4. Next, to test the file, open your video in VLC and pause it. At the top menu select Subtitle>Add Subtitle File… and load the text document you just created. Now as you playback the video, you should see subtitles on screen. Again, if some are missing, it may be a problem with your formatting. Also note that the appearance (font, color, size, etc.) depends on the player and you don’t have any control over that. So it may look different than what you have seen on Facebook but once you upload it the captions will look the same as all the other videos. As you play the video with the captions on you may notice certain tweaks that need to be made with regard to the timing. As you change the text document, save it and then reload it to see the result.

5. The last thing I would suggest is copying everything into a word processor with spell check. Obviously notepad is lacking in that department so you can never be too careful. Once you’ve tested and spellchecked your file then there is only one last thing to do before uploading the file to Facebook.

6. “.srt” is not a common format so saving from notepad or even word is not an option. Therefore you will need to convert the file online. I use this website but a quick google search for txt to srt file converter will connect you with several options. Basically just upload the text file and then download the converted file.

7. When you save the file from the conversion the name needs to follow a specific format for Facebook to recognize it. Name your file “” (“filename” being whatever you want by the way.)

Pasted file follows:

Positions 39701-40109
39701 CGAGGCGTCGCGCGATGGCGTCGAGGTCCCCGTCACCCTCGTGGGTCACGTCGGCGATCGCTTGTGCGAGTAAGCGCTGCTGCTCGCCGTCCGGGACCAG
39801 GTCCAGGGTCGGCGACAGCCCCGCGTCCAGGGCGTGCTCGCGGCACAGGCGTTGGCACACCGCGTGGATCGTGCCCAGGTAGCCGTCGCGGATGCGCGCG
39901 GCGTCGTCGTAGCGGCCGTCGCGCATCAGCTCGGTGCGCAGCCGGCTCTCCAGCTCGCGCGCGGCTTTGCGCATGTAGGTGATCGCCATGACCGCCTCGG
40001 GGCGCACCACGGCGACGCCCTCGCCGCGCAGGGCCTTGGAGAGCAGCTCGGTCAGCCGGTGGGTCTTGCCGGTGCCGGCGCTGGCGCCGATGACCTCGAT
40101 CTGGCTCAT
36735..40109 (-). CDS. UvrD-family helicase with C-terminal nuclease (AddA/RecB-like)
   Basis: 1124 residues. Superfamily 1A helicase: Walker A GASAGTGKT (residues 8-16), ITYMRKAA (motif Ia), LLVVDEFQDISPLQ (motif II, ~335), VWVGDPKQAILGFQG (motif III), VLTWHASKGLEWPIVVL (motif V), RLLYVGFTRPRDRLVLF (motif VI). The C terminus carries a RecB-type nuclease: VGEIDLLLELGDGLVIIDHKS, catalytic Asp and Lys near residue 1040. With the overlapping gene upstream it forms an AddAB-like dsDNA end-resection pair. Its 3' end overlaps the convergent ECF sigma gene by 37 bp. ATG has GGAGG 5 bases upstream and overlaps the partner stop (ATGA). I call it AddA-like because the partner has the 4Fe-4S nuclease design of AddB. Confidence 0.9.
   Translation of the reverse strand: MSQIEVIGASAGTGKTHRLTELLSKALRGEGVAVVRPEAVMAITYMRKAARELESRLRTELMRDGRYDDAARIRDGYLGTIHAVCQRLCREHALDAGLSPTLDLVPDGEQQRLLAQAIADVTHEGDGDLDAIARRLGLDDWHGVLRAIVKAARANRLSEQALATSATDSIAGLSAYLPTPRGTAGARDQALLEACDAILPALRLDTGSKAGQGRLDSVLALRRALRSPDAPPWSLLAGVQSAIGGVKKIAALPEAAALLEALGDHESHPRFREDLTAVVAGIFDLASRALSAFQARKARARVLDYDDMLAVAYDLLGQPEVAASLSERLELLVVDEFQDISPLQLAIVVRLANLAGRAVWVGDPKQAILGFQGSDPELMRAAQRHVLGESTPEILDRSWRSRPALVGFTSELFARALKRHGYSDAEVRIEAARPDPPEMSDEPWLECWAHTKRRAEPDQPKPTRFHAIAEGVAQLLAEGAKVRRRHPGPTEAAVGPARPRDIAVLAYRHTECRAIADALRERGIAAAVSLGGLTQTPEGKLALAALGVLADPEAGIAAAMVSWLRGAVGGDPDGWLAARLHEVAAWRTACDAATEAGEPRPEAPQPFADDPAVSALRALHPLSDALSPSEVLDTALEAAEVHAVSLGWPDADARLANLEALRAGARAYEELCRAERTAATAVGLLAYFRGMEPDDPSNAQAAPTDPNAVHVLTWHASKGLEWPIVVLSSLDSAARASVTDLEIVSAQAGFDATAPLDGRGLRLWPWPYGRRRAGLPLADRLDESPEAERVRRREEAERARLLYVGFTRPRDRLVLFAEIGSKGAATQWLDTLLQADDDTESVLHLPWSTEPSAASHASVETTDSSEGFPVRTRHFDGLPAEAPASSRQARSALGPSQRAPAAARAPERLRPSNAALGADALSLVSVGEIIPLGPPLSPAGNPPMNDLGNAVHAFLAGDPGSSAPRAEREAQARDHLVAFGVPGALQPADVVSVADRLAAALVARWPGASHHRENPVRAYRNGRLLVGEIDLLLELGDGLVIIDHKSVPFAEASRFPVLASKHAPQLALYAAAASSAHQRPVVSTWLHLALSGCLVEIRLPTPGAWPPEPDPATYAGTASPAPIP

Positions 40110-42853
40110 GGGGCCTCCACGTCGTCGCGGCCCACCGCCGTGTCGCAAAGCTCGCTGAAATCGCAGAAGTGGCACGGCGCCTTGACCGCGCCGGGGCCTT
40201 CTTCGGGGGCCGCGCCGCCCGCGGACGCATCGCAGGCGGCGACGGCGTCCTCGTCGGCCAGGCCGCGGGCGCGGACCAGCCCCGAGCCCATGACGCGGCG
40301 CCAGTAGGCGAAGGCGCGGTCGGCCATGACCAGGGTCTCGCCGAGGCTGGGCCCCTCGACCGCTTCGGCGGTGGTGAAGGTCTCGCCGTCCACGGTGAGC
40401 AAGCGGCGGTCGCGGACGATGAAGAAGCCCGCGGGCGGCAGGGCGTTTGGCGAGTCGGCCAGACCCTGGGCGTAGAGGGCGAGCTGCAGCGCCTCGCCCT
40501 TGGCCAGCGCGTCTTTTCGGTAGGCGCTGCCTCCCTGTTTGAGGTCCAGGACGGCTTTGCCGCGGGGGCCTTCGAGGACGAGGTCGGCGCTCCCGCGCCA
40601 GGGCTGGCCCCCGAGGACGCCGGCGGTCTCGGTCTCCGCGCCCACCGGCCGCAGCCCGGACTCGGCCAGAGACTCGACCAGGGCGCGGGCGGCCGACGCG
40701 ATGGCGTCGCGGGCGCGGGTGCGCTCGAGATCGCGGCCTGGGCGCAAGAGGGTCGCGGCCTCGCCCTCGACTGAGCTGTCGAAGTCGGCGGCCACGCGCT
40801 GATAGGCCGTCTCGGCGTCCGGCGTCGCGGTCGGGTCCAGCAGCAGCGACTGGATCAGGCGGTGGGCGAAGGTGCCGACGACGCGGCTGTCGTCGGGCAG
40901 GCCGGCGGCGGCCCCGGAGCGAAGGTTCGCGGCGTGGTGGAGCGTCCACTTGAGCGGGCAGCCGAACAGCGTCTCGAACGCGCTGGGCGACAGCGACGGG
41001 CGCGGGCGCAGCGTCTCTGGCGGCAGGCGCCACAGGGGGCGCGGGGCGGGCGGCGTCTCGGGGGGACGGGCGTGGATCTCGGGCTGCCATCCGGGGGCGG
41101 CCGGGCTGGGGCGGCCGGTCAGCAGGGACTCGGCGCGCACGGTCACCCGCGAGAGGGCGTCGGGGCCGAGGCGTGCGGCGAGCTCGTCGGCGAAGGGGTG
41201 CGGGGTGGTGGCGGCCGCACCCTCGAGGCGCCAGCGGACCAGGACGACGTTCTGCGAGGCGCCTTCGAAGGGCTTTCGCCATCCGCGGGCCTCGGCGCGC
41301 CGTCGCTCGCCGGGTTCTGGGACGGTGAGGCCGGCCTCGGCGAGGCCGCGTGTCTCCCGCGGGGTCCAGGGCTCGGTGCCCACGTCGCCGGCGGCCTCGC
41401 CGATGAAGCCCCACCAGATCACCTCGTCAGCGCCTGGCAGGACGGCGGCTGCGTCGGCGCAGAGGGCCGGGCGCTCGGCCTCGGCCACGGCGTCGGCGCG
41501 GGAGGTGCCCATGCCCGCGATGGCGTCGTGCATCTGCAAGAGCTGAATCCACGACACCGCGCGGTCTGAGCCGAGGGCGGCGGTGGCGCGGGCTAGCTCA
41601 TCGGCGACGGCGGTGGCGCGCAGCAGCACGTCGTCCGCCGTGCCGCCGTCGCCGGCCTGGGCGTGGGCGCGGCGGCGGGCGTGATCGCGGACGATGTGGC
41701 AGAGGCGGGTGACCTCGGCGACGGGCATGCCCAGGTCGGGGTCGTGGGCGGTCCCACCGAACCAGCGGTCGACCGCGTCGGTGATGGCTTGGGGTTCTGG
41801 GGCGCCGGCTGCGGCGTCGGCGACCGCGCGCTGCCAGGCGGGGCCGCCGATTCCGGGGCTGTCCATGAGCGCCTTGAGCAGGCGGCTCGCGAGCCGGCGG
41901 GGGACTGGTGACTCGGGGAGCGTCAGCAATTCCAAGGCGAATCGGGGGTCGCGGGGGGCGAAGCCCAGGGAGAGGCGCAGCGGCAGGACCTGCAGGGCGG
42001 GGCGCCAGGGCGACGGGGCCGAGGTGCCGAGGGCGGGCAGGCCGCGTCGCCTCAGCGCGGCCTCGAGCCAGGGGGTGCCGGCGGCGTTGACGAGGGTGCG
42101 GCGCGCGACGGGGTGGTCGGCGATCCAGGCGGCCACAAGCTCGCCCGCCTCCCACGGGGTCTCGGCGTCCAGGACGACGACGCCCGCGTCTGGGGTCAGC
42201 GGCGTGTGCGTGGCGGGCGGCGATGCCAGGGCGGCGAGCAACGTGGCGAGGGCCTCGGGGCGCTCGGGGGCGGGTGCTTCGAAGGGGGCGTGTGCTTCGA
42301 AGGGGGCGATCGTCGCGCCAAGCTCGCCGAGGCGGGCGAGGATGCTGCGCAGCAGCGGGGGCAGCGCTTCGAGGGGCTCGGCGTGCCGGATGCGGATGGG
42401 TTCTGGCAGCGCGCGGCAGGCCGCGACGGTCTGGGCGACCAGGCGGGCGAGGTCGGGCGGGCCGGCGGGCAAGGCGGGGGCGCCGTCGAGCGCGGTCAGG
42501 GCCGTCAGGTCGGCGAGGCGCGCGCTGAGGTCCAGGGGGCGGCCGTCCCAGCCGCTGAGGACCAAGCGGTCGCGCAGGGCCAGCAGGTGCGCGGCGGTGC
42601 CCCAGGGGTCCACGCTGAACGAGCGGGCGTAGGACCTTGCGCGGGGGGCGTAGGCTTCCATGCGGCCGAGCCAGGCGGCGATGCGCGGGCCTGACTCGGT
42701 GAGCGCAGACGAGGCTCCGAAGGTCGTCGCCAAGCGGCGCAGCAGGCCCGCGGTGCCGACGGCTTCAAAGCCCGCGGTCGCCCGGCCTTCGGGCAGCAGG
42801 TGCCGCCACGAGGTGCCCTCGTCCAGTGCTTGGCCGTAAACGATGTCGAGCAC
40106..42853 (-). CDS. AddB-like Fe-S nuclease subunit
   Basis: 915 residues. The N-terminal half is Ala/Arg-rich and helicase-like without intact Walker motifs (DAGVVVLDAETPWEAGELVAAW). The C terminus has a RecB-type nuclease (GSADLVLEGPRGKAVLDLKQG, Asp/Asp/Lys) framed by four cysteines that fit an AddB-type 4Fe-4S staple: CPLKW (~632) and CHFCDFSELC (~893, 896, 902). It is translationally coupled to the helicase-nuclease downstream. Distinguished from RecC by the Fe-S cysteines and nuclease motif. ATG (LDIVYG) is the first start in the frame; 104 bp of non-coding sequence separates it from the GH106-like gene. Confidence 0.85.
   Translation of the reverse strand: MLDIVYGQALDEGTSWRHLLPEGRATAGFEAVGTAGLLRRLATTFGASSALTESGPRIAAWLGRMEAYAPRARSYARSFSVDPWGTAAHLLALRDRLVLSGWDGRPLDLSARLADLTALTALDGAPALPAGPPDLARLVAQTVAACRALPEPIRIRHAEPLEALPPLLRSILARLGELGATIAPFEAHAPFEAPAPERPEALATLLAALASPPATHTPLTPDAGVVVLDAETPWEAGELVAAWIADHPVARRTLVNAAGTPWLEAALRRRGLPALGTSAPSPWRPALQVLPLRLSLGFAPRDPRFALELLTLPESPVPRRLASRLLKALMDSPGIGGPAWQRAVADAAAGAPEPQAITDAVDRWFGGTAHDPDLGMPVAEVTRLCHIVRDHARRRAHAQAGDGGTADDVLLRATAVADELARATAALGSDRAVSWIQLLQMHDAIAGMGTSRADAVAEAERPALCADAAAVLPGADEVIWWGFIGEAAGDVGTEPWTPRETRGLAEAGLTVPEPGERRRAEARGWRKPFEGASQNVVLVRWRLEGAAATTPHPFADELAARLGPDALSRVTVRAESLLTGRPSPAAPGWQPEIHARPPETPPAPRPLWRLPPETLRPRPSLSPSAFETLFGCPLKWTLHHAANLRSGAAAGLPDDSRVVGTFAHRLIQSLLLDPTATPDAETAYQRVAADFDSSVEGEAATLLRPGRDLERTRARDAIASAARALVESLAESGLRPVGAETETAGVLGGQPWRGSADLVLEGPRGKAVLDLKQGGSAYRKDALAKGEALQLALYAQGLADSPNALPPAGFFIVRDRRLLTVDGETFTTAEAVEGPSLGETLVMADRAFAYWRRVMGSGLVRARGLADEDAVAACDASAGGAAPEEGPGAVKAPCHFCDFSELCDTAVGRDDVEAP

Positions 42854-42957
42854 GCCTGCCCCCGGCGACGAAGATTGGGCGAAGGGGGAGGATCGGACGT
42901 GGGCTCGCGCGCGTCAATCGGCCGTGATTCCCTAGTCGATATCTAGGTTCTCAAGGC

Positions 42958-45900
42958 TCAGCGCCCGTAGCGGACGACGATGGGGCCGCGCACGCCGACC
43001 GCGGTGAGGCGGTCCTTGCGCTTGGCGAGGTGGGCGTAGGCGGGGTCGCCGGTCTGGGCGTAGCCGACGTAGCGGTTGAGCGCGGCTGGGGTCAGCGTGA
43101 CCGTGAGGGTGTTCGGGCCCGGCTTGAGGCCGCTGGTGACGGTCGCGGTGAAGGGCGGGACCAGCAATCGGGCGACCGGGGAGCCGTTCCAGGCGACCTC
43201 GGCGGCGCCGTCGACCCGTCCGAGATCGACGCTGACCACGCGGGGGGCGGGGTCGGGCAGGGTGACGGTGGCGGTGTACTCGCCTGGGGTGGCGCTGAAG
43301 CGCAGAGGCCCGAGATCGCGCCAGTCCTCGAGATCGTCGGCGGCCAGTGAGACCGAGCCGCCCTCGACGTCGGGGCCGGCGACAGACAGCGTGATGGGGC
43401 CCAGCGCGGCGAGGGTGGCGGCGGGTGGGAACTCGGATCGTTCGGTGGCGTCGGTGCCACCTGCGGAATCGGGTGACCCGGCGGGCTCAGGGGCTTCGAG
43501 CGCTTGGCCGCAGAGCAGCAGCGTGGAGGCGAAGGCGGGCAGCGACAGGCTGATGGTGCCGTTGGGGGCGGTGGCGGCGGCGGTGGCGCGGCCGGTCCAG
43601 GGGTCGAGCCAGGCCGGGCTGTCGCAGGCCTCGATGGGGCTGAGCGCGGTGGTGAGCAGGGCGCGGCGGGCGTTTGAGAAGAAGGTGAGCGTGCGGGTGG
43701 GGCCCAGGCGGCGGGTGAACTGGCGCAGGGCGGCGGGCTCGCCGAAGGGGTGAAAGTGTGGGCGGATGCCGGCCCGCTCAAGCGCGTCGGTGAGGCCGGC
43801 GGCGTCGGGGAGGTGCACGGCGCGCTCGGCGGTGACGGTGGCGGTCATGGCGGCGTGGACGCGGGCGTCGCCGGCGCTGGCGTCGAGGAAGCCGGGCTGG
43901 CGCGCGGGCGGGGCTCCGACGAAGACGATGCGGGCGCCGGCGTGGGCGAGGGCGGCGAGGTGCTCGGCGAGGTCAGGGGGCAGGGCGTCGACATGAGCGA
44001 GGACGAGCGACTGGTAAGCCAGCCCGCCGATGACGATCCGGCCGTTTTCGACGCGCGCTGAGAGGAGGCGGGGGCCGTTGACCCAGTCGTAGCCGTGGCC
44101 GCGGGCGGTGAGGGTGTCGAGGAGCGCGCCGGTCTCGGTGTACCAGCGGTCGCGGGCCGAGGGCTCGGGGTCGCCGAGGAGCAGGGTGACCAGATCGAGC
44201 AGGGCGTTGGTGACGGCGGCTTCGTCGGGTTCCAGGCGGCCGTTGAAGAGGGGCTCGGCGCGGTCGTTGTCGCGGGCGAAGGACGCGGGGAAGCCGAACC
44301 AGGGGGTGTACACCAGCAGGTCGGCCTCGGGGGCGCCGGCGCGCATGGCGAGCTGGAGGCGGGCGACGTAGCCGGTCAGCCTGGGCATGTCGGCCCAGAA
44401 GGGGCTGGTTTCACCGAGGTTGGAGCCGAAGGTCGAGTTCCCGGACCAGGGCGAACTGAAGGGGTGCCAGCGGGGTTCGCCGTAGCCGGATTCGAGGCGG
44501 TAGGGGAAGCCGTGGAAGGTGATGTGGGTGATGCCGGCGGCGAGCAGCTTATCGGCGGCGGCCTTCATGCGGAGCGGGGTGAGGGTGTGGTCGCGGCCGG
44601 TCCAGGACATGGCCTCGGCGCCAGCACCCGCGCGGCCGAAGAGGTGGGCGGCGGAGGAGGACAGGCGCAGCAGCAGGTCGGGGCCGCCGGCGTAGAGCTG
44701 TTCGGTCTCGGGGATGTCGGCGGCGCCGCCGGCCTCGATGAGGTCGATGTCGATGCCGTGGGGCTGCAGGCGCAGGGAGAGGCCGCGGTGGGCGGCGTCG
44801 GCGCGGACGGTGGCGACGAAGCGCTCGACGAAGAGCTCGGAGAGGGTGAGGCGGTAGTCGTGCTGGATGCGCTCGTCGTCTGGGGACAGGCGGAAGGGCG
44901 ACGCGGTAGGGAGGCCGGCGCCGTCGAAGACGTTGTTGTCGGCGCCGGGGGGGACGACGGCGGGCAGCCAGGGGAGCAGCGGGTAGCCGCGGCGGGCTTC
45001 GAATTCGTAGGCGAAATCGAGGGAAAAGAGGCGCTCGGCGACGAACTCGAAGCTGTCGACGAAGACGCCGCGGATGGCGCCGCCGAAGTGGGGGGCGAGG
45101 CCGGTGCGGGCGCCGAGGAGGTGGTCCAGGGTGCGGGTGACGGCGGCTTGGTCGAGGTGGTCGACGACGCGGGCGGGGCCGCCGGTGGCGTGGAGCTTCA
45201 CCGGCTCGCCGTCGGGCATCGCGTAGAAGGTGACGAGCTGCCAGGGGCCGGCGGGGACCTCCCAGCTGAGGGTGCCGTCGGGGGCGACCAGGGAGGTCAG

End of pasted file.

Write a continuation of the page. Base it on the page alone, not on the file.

Now you are all set to upload this file to your video and increase your engagement. Aside from just capturing someone’s attention, however, is that you can include multiple languages that will be recognized automatically by the user settings. So if you want to be inclusive and translate your script into other languages, you have the option to do that.

You can include captions in multiple languages with your video by uploading a SubRip (.srt) file with it. Each SubRip file must be saved using the format: filename.[two-letter language code]_[two-letter country code].srt

And that’s it, I hope this was helpful, and now you have no excuse not to include captions in your Facebook videos anymore.. Leave a comment if you have any difficulty and I’d be happy to help.